27 Do not withhold good from those to whom it is due,
when it is in your power to do it.
28 Do not say to your neighbor, “Go, and come again,
tomorrow I will give it”—when you have it with you.
29 Do not plan evil against your neighbor,
who dwells trustingly beside you.
30 Do not contend with a man for no reason,
when he has done you no harm.
31 Do not envy a man of violence
and do not choose any of his ways,
32 for the devious person is an abomination to the Lord,
but the upright are in his confidence.
33 The Lord’s curse is on the house of the wicked,
but he blesses the dwelling of the righteous.
34 Toward the scorners he is scornful,
but to the humble he gives favor.
35 The wise will inherit honor,
but fools get disgrace. – Proverbs 3:27-35 ESV
At this point in his lecture on wisdom to his son, Solomon turns to some practical advice on wise behavior. It is not enough to seek wisdom; one must also be willing to put it into practice. The wisdom of God is intended to influence and inform every area of life, including our relationships with others.
“The Book of Proverbs is the best manual you’ll find on people skills, because it was given to us by the God who made us, the God who can teach us what we need to know about human relationships, whether it’s marriage, the family, the neighborhood, the job, or our wider circle of friends and acquaintances. If we learn and practice God’s wisdom as presented in Proverbs, we’ll find ourselves improving in people skills and enjoying life much more.” – Warren Wiersbe, Be Skillful
So, knowing that wisdom that remains un-applied is unhelpful, Solomon gives his former advice some practical application. He begins with five statements that each start with those two words that no young person likes to hear: “Do not…”
But it isn’t just young people who dislike being told what they can or cannot do. People of every age bristle at the idea of having any kind of restrictions placed upon their behavior. It goes against the grain and wreaks havoc with our fallen human nature. Ever since the fall, we human beings are inherently wired for autonomy. We want to be the masters of our fate and the captains of our souls. Yet, Solomon knows that the kind of wisdom God graciously grants requires that we behave in such a way that our actions reveal just how wise we truly are. Our actions give evidence that we have heard from God.
The first thing Solomon addresses is the goodness that the godly should display.
Do not withhold good from those to whom it is due,
when it is in your power to do it. – Proverbs 3:27 NLT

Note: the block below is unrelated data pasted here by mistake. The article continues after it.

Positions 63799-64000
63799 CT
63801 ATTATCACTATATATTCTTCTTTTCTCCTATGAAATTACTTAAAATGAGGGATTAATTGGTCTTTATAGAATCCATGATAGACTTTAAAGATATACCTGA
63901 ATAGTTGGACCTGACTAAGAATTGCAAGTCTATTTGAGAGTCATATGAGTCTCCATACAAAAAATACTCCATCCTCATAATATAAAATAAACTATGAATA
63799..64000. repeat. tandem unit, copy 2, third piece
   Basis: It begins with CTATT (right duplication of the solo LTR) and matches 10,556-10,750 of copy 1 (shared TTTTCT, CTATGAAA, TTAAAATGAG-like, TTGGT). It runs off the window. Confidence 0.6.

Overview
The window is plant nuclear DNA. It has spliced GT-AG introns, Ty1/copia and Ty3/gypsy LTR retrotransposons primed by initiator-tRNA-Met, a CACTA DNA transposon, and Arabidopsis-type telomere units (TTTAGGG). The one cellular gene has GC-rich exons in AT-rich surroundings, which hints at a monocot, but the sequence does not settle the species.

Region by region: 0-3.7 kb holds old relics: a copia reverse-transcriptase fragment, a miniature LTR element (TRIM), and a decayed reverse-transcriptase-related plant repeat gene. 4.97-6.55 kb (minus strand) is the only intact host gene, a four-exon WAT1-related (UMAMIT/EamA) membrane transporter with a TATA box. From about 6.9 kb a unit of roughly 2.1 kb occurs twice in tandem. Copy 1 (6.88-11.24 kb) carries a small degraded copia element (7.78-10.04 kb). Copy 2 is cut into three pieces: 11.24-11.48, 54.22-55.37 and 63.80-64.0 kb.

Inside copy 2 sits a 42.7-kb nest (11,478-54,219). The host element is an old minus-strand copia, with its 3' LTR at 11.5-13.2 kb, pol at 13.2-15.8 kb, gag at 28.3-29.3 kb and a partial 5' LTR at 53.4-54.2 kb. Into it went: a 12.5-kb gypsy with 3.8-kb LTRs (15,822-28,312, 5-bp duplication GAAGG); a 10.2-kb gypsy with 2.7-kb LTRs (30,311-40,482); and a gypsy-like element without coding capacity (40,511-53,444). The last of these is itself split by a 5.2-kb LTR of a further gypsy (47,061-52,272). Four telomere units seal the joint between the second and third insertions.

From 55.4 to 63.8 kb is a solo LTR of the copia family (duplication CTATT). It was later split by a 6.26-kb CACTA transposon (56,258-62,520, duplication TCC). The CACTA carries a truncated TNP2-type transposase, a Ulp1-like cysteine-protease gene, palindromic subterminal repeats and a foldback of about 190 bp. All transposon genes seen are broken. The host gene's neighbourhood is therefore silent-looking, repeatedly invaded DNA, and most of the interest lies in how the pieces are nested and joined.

This is an interesting verse. At first glance, it appears that any goodness we show others must be somehow deserved. The phrase “from those to whom it is due” might better be translated “from its owners.” The idea seems to be that acts of goodness rightfully belong to those who need them. If God has blessed us with resources, He has not intended them solely for our own benefit. They are to be shared with others, especially those in need. The apostle Paul provides further insight into this lifestyle of generosity and openhandedness that flows from a wisdom-filled life.
You must each decide in your heart how much to give. And don’t give reluctantly or in response to pressure. “For God loves a person who gives cheerfully.” And God will generously provide all you need. Then you will always have everything you need and plenty left over to share with others. As the Scriptures say,
“They share freely and give generously to the poor.
Their good deeds will be remembered forever.”
For God is the one who provides seed for the farmer and then bread to eat. In the same way, he will provide and increase your resources and then produce a great harvest of generosity in you.
Yes, you will be enriched in every way so that you can always be generous. And when we take your gifts to those who need them, they will thank God. – 2 Corinthians 9:7-11 NLT
The next point Solomon addresses is deferred goodness. In other words, he warns about putting off you acts of generosity to another day.
Do not say to your neighbor, “Go, and come again,
tomorrow I will give it”—when you have it with you. – Proverbs 3:28 ESV
There is such a thing as delayed gratification, which is a good. It’s the idea of putting a hold on fulfilling a desire you have so that you might see if you truly need it. To put it more simple terms, it is the ability to wait to get what you want. But delayed goodness is something different altogether and, it is never the right thing to do. If someone is in need and you have the power to help them, do so. Don’t put it off. Don’t delay.